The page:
At the ½-mile Lancaster Motor Speedway in South Carolina, Charles Levister took the lead shortly after the green flag waved in his heat race for the extreme four class. Seconds later, his 1998 Saturn shot into a series of flips after Levister made contact with a car attempting to pass him. As he rolled in the air, Levister’s torso dangled out of the driver’s side window.
“I was awake the whole time,” Levister, of Carlisle, South Carolina, said. “I remember my shoulder and head being outside of the car as it was flipping. It was scary. I was lucky my body did not make contact with the ground.”
At the Seat of the Issue
Charles Levister had bought the race-ready car from another driver earlier this year.
“My seat broke loose, but my belts held me in,” said Levister. “The seat was mounted to the floorboard on the bottom, and to the roll cage on its back side. The bottom of the seat broke free but the back stayed hooked up.”
Levister sat in a traditional seat from Richardson Racing Products. However, no seat can do its job unless mounted properly.
“The devil is really in the details,” Kevin Derochie, of Kirkey Racing Fabrication, said. “You can buy the most expensive containment seat we offer, but it is only as safe as the mounting. You need to mount the seat securely to a roll cage. We recommend the bottom be mounted in four points, either straight through the bottom of the seat or though the side of the seat. The rear of the seat must be supported as well, with mounts that span the shoulder restraint to evenly distribute the load.”
Other Safety Considerations
Charles Levister used a four-point safety harness from Tanaka. This style of belts features two lap belts, two shoulder belts, but no crotch belt — a vital component, especially in the event of going upside-down.
“The crotch or sub belt is most important in a five-point harness,” said Fred Crow, of Crow Safety Gear. “It keeps the harness’ belts in place and keeps the harness from sliding up as it is tightened. A driver has to have a harness that is kept in place in order to be contained in his seat.”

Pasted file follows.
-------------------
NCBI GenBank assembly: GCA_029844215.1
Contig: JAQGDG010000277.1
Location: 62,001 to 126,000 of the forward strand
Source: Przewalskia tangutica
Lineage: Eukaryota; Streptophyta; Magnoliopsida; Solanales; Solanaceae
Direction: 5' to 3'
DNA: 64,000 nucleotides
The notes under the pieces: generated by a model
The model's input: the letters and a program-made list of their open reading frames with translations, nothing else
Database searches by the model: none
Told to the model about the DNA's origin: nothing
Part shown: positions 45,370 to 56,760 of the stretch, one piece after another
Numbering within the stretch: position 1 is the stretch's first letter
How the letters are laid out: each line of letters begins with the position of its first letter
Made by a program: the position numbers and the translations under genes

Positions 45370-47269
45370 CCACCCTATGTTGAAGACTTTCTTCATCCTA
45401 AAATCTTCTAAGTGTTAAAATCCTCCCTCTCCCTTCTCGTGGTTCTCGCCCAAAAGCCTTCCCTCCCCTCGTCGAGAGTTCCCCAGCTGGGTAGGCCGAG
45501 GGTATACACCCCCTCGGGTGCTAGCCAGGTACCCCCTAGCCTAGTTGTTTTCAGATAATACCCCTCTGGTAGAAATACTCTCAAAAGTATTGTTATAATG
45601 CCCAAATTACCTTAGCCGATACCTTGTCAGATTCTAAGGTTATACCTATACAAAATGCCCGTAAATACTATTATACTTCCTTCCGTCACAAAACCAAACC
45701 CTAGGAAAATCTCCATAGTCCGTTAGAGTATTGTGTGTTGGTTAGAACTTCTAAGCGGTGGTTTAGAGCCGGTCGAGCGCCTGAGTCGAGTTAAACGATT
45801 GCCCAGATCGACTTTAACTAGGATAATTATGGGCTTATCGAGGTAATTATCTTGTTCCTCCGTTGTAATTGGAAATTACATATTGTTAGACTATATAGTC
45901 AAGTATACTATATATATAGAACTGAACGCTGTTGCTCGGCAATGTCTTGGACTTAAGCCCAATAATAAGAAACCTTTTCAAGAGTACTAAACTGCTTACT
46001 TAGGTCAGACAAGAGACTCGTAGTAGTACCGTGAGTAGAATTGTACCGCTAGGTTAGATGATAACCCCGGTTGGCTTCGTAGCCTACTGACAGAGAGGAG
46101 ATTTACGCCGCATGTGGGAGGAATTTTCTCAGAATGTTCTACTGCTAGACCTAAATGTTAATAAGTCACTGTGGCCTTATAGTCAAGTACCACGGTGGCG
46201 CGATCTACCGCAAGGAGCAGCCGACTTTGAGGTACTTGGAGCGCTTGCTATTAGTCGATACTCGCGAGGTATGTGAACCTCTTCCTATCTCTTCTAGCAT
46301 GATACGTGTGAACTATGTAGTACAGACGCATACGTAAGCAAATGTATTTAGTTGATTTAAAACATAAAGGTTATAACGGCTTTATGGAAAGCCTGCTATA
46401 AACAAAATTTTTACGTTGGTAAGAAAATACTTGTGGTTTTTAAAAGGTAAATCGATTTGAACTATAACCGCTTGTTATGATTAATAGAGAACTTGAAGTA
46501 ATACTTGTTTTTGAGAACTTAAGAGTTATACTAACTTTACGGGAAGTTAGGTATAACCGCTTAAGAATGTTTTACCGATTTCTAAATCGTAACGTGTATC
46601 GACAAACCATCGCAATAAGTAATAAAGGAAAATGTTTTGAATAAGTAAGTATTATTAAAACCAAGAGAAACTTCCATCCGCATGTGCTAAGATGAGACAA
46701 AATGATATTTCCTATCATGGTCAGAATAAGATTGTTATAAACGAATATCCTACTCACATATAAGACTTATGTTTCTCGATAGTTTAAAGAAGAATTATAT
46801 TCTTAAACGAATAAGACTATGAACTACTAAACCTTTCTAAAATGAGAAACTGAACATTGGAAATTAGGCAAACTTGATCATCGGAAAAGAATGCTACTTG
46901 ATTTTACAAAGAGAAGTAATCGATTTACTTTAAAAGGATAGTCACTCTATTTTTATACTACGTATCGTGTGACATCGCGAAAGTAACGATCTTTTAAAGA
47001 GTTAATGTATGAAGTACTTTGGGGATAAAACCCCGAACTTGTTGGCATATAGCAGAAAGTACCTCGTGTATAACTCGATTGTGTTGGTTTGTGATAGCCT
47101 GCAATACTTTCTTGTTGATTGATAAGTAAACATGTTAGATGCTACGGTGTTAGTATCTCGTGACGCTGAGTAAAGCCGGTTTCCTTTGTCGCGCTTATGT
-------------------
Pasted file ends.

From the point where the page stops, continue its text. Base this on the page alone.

He wore a G-Force Racing Gear helmet, but no frontal head restraint system (aka head-and-neck restraint system). The frontal head restraint particularly comes into play in when a car crashes with its front, such as landing on its nose in a flip. Kevin Shaw, of RaceDay Safety, said with a wide variety of frontal head restraint systems now available, drivers are more likely than ever to find one that comfortably fits them. Plus, they retail for less money than before, with the Zamp Z-Tech 2A selling for $259.16.
“A neck collar only keeps the dirt off your neck,” Shaw said. “Racers should take advantage of new technology that is available and frontal head restraint systems that are reasonably priced.”
Shaw added that Levister could have added another item to help contain him.
“[Levister] had no window net,” said Shaw. “Window nets are inexpensive and easy to install. If installed properly, a net would have kept him in the car.”
Advice on Advice
Andrew Smith regularly wins big-money front-wheel-drive races in the SCDRA with cars he built. The driver who has experience in what is now called the ARCA Menards Series East advises racers to readily seek safety advice from trustworthy sources.
“As a racer, I would never turn away another racer with a safety question,” Smith, of Pooler, Georgia, said. “Don’t feel embarrassed about asking a question. Nine times out of 10, racers don’t have their seat belts mounted properly. I’m here to help.”
“After the crash I could hardly move my shoulder,” said Levister. “My knee, ribs, and neck were sore. My hands were cut all to crap because I didn’t have my gloves on.”
Charles Levister returned to work the Monday after the crash. He earns a living in construction, currently as a bridge builder on I-26 in the area of Columbia, South Carolina.
“I am fortunate that I could still work,” Levister said. “Like everyone else in racing, I have bills that need to be paid. I was lucky this time. I will make safety changes for sure.”
Those changes include a full-containment seat, a new helmet, and possibly a frontal head restraint system.
“I’m building a new Saturn SL2, with the same engine, and using the same roll cage,” Levister said. “I’ll upgrade the cage, adding a bottom bar to mount the seat, more bars above my head. I’ll make the roll cage higher, so it is away from my head.”
Andrew Smith Racing
Crow Safety Gear
North Las Vegas, Nevada
Kirkey Racing Fabrication
St. Andrews West, Ontario, Canada
Outside Groove Note of Transparency: Crow Safety Gear and RaceDay Safety advertise on Outside Groove.
This year marks the Outside Groove Director of Photography’s 50th year of covering auto racing. Adaskaveg got his start working for track photographer Lloyd Burnham at Connecticut’s Stafford Motor Speedway in 1970. Since then, he’s been a columnist, writer, and photographer, in racing and in mainstream media, for several outlets, including the Journal Inquirer, Boston Herald, Stock Car Racing, and Speedway Illustrated. Among Adaskaveg’s many awards are the 1992 Eastern Motorsport Press Association (EMPA) Ace Lane Photographer of the Year and the 2019 National Motorsports Press Association (NMPA) George Cunningham Writer of the Year.